Poetry readings in London.
August 10, 2005 6:01 PM   Subscribe

I'm looking for poetry readings and literary events in London.

I'm going to be in London in October, and fancy attending some poetry/spoken word/literary readings; I'm interested both in performing my own stuff (open mics are good, feature gigs that I can tee up before I go are better) and generally getting a feel for the local scene.

I'm especially hoping for personal recommendations (Googling turns up some gig guides, but it's hard to know which readings are good ones) for events that are sharp, snappy, fun, and well-attended. Anyone here into this sort of thing?
posted by hot soup girl to Writing & Language (3 answers total) 1 user marked this as a favorite
For current listings, try the Visit London site, and click on poetry in the search box. Another source would be Time Out: London, available at any good international magazine store.
posted by rob511 at 10:48 PM on August 10, 2005

You'd start well at the Sable Poetry listings, and this open mic. I've heard good reports about Battersea Arts Centre. And the Foundry on a Sunday is... interesting.
posted by holgate at 11:17 PM on August 10, 2005

You'll probably be wanting the performance poetry crowd (who tend to gather in rooms above pubs). I've been out of the scene for just long enough that all the names of venues I can remember are turning up blanks.

The Poetry Society

The Poetry Cafe
Open mikes here. There used to be occasional slams, if attitudinality is your thing. I'm getting old, so it's all a bit shouty for me. I remember that people flyer the place quite heavily, so it'll be a good place to start.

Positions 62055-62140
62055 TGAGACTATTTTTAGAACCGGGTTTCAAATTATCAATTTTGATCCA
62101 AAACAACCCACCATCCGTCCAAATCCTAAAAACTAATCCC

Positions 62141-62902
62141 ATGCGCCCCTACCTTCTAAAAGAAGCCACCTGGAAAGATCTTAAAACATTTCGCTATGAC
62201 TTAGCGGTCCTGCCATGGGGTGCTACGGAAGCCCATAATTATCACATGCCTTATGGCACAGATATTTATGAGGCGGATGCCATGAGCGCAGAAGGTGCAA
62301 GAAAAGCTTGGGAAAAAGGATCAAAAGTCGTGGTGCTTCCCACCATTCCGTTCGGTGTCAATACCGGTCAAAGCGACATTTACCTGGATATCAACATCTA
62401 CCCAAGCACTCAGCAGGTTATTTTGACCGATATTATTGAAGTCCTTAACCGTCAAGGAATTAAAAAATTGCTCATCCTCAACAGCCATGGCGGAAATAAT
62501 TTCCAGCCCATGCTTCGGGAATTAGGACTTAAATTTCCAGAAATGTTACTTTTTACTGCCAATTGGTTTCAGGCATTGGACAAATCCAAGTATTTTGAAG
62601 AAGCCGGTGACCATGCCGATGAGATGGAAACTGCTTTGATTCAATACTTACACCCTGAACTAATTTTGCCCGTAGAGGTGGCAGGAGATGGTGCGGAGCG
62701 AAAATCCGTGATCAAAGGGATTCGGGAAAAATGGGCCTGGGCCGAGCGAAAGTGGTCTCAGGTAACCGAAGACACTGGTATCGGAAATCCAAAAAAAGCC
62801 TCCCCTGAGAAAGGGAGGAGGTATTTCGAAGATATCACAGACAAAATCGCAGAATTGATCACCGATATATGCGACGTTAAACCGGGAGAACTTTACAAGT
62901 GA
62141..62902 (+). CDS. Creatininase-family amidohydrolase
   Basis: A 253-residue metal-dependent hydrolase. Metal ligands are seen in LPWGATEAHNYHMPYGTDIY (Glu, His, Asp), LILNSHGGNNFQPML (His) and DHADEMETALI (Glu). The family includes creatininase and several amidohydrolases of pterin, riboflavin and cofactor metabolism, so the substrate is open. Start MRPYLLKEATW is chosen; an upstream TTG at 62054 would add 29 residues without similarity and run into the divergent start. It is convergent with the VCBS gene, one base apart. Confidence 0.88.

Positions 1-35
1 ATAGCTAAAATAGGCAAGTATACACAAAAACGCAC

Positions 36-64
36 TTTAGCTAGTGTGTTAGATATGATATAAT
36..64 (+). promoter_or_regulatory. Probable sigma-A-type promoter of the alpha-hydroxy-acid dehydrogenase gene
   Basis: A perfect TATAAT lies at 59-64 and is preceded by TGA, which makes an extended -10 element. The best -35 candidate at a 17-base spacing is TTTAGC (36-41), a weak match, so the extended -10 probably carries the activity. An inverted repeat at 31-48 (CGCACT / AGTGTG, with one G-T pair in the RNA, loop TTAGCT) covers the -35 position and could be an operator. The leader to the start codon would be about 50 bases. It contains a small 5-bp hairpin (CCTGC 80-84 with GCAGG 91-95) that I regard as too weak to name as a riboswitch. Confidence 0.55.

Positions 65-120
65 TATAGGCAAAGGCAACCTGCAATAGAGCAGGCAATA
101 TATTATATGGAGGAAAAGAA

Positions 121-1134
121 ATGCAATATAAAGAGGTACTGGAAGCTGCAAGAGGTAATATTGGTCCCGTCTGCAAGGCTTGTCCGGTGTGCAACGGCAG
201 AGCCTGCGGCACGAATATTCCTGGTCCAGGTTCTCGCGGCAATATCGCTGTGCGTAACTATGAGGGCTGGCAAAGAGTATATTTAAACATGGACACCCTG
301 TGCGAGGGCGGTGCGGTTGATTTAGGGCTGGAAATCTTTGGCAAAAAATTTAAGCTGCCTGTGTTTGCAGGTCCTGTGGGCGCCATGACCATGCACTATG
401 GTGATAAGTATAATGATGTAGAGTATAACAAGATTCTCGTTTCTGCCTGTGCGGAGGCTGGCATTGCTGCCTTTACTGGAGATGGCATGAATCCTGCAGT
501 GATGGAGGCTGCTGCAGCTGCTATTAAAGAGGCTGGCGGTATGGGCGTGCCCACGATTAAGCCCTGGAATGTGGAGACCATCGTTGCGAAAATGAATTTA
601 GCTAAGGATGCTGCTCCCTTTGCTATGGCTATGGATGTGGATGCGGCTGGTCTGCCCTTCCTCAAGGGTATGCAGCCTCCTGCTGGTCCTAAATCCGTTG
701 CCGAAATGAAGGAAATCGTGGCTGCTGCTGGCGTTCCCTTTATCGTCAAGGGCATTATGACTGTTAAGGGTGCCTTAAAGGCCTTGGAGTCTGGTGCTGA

More interactive:
Aforementioned slammery.

Express Excess
The one name I can remember that still has a site attached to it. All the people on that page are worth seeing, in particular John Cooper Clarke (original punk poet - very funny, if a bit stylised these days); John Hegley (dogs, glasses and a curious way of emphasising rhymes, but great) and Francesca Beard (low key, musical, sort of trip-hop performance poetry, unless she's discovered a more aggressive form of music in the last couple of years).

Of course your quest is inevitably going to involve some acts so bad that you'll be gnawing at your feet in search of distraction and interminably painful nights in horrible venues, so you might as well start preparing yourself now. It's all part of the fun.

Oh, and see Rachel Pantechnicon, if you can.

Remind me in September, and I'll email a couple of people who might have better and more up-to-date information (sorry if that's not very AskMeFi)
posted by Grangousier at 12:32 AM on August 11, 2005

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